As Mary Ann's reputation for fine handiwork -- which . . . included lace-trimmed lingerie and bridal gowns -- grew, so did her ambition and business acumen. She and Isaac established I. Magnin in San Francisco in 1877, and by 1886 the store was doing business on Market Street in the heart of San Francisco's business district. During that year . . . [she] also gave birth to her last child, Grover.
From the outset, Mary Ann fashioned I. Magnin into a lavish shopping establishment adorned with Rose de Brignolles marble and expensive bronze fixtures. She was a "penny-pinching, stubborn woman who never bought unwisely," according to her grandson Cyril Magnin. She courted the upper crust of San Francisco society but had the common touch as well, playing poker with her employees on Saturday night and catering to the raunchy but rich . . . of the Barbary Coast.
As the children grew, Mary Ann, still clinging to her old-country ways despite her own considerable worldly achievements, taught them along traditional gender lines: the girls learned handiwork, the boys business. Grover later recalled that his mother trained him to identify fabric by touch alone and that during his apprenticeship he had worked in every department of the store.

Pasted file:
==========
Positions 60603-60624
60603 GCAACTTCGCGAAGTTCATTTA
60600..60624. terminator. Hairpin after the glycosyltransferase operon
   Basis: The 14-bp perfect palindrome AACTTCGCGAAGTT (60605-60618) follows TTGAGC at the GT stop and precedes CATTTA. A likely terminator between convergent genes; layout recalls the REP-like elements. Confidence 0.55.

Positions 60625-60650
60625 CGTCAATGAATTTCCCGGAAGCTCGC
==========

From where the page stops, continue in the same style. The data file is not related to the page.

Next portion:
In 1900, Mary Ann retired from the day-to-day operations of the company and named son John, then twenty-two, as president, passing over her older sons Sam and Joseph. (This led to some rancor, so that Joseph sold his stock in the company in 1913, soon thereafter forming his own self-named chain of department stores.) Five years later, Mary Ann sent John to New York to establish and head East Coast and European buying offices and made twenty-year-old Grover, her favorite son, the general manager. He was in that post in 1906, the year the great San Francisco earthquake leveled a six-story I. Magnin Store under construction and nearly leveled the company. But no matter -- Mary Ann responded by setting up shop in her house while new commercial quarters were being completed.
Until almost her last breath, Mary Ann Magnin still visited her San Francisco store daily, arriving in a limousine from her luxurious Saint Francis Hotel suite two blocks away. When finally confined to a wheelchair, she took to rolling down the aisles, and it has even been said that she had herself wheeled around the store on a gurney shortly before her death in 1943 at the age of ninety-five.